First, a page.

This Verse in the Bhagavad Gita Changed My Life

कर्मण्येवाधिकारस्ते मा फलेषु कदाचन।

मा कर्मफलहेतुर्भूर्मा ते सङ्गोऽस्त्वकर्मणि॥

Karmanye vadhikaraste Ma Phaleshu Kadachana,
Ma Karmaphalaheturbhurma Te Sangostvakarmani

Bhagavad Gita Chapter 2, Verse 47

This verse in the Bhagavad Gita gave a new direction to my life. In 2003, I had just graduated from Ramakrishna Mission Vidyapith, in Purulia from the junior high school. I barely survived there for the last 7 years. I wasn’t good at the sciences, but loved humanities. But the school was result oriented, and you were told, pretty much for your entire school career there that if you were not good in the sciences then you do not have a future. So I emerged from this school bruised, battered and really low on self-esteem. I had done enough to get a decent enough score to get myself into a humanities course in a good enough high school. But psychologically, I was broken. Seven years of indoctrination made me lose faith in myself, and acutely doubt whether my passion for history and the social sciences, were worth it. I doubted whether my passion was going to get me anywhere in life.

Despite my misgivings about Ramakrishna Mission-run boarding schools after my 7-year long psychological ordeal, my parents decided to send me to another of their boarding schools, this time near their global headquarters in Belur Math, nor far away from my home in Kolkata. Low in confidence and self-esteem, I braced for the worst.

But then, suddenly, the clouds parted and there was a burst of sunlight that changed my life for the better. After our morning prayer one Sunday, a new monk who had just joined the school stood up to give a talk. He quoted the above two lines from the Bahagavad Gita, one of the holiest texts in Hinduism. Then he explained what these lines meant:

You have right on what you do, but never to the results.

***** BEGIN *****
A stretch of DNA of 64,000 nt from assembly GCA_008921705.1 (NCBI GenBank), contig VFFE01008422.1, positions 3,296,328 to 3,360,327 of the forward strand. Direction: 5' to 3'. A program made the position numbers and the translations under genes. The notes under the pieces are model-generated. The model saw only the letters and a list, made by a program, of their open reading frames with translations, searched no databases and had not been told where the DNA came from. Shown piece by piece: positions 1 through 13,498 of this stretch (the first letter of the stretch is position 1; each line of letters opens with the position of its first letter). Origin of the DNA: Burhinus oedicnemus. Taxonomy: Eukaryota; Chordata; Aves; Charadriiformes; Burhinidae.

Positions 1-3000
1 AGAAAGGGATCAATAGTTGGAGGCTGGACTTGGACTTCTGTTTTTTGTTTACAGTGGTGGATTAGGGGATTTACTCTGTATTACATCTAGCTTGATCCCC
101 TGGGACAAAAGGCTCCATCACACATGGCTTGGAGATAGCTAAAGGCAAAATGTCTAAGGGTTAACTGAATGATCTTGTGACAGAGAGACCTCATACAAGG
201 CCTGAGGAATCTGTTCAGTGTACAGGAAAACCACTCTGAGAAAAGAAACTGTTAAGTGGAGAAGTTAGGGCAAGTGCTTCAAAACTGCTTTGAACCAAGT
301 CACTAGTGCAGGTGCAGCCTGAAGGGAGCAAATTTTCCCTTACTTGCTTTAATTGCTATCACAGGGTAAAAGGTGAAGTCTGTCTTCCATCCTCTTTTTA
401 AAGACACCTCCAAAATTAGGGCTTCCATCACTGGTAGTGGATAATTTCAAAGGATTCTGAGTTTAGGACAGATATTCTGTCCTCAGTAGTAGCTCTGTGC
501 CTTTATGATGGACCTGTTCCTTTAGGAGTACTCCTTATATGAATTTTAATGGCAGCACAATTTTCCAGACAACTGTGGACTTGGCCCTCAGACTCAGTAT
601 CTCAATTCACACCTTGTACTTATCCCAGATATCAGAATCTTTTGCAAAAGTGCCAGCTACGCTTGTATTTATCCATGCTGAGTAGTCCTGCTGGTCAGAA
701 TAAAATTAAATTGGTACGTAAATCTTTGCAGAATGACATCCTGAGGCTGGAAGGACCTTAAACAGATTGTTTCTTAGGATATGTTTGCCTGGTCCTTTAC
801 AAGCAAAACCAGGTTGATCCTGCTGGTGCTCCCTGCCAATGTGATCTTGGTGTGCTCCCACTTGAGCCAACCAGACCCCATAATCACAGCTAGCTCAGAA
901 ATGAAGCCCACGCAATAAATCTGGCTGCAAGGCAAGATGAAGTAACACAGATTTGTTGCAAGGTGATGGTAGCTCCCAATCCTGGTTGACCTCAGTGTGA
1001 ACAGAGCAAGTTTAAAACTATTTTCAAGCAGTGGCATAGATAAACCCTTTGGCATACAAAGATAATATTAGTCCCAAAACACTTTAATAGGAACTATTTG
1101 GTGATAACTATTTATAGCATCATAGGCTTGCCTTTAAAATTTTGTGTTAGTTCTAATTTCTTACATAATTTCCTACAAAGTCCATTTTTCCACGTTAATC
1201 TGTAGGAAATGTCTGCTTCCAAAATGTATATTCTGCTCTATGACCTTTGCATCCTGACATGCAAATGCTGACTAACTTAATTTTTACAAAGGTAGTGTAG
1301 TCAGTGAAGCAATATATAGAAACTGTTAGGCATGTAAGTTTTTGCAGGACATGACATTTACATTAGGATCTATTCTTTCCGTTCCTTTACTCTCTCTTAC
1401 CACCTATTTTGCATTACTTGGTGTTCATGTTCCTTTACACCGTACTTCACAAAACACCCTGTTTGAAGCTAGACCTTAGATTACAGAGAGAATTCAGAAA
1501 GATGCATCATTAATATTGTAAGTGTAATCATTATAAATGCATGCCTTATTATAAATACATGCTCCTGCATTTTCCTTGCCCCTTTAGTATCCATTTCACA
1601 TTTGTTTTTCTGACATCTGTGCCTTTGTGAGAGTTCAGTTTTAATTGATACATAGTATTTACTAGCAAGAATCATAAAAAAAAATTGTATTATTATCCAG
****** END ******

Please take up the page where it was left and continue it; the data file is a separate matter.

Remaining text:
Let results not be your motivation for your work, neither let inaction grip you.

This was profound. He explained you can only control what you do, You cannot control how the results would turn out. You can only be really dedicated and committed to your work, without worrying about the results. Focusing on the results is distracting. It does not let you live in the moment, enjoy your work, if you always worry about how things will turn out in the future, which you cannot possibly know or control, anyway. He explained that if you strive for doing good work, the results will take care of themselves. And if you have worked hard and still failed, then you can learn a lot from your failure. You can introspect about why you failed, and then get up and do it differently the next time. He said that the fear of failure is the greatest productivity killer of them all. That constant fear of failure actually prevents us from trying and working hard. That it makes us lazy.

Sitting at the prayer hall that day, I felt all the tension, all self doubt and the constant fear of failing drained away. I physically felt the best I had ever felt in life. I finally had hope. The rest was history. I put razor sharp focus on whatever I did every day. I never worried about results. Occasionally, self-doubt would creep in, but at those times I always went back to that day, in that prayer hall. I did not only good in studies- I did great! I started believing in my dream, my passion ever more. I started enjoying whatever I did, without worrying about the ultimate outcome, as long as I did not harm anyone. This gave me my chutzpah to take what others would call “grave risks” and got rid of the “What ifs” from my thinking. I still do that today. One Ramakrishna Mission school broke me, and another made me get my self-esteem back.

Published by

Tathagata Neogi

Dr Tathagata Neogi is the Co-Founder and Chief Innovation Leader of Immersive Trails, a purpose-driven company based out of Kolkata, India that converts ethical, in-depth research into immersive experiences. Tathagata is a vocal advocate of empathic, ethical, community focused business practices.

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